I wrote back in October last year a piece about how 'one of the greatest gifts we can give each other in a consumer society is our time, and presence.' I was reminded of this at a funeral I took yesterday of a premature baby, born to a couple who are friends of a couple in our church, and when I took communion to a lady in our church, who has been house bound through ill health, and when someone from a local coffee house I have made friends with rang to ask me to listen and pray with him.
I was struck that my presence and time in all of these interactions was a gift from my church community. Now we all need to learn the gift of time, and presence in our hectic unbalanced consumer lifestyles. It seems that churches once outsourced time and presence to paid clergy, but now expect clergy to not do that, and attend to running the church as a business, and training, speaking, executing. Or ministers have conspired to fulfill and nurture that new role too, which I understand given the pressures on church and staff in our culture.
So we have lost the gift of time and presence in our own lives, and now eradicated it from our clerical functions. As a church community we are exploring the idea of chaplaincy, trying to set up a one with our town centre shopping areas, making someone available to listen and pray with shop staff. Also community chaplaincy, letting local residents know someone is available to listen and pray with them, near them, which we run through our small group network.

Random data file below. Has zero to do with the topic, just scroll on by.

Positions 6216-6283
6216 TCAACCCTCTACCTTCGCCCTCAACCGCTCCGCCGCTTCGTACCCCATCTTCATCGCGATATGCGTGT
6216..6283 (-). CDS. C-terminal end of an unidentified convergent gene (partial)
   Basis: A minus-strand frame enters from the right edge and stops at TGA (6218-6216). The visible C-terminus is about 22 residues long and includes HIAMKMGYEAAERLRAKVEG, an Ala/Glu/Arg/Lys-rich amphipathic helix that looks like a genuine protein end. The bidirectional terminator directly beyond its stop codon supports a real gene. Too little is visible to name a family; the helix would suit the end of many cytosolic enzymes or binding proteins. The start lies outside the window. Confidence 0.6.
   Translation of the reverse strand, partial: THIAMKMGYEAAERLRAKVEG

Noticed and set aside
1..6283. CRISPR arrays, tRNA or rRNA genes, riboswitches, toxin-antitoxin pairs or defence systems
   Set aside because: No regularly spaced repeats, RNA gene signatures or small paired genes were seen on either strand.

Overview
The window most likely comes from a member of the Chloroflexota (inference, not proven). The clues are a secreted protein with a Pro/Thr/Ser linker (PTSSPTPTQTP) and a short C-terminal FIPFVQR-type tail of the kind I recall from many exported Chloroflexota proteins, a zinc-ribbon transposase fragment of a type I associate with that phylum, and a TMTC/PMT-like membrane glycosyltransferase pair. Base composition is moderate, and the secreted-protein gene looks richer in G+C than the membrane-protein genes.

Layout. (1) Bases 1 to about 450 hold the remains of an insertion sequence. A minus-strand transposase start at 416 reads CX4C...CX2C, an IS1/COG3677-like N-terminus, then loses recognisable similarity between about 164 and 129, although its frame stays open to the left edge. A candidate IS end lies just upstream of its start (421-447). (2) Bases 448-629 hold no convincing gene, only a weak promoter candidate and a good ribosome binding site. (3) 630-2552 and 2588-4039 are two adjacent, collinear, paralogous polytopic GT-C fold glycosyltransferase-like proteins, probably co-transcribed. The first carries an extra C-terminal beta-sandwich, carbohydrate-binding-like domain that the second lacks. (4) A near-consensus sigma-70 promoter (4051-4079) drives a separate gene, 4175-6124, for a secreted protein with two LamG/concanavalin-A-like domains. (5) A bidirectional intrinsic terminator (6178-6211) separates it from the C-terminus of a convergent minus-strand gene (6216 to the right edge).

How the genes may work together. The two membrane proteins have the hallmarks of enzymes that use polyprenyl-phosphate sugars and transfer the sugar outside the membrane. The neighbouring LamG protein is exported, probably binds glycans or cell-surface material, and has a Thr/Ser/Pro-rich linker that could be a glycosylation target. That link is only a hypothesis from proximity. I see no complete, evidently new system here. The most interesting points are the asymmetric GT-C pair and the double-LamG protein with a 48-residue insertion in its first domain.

And as we grow as a church, the need to set aside people who do nothing more than listen and pray, and bring others in our community into practicing the gift of time of presence, might be something we need to consider. I am increasingly convinced that the single most powerful evangelistic act we can make is to be available as a community, to listen and pray and be alongside others.
In any event, I know it must always be part of my life, no matter how busy and pressured co-orindating a church might be.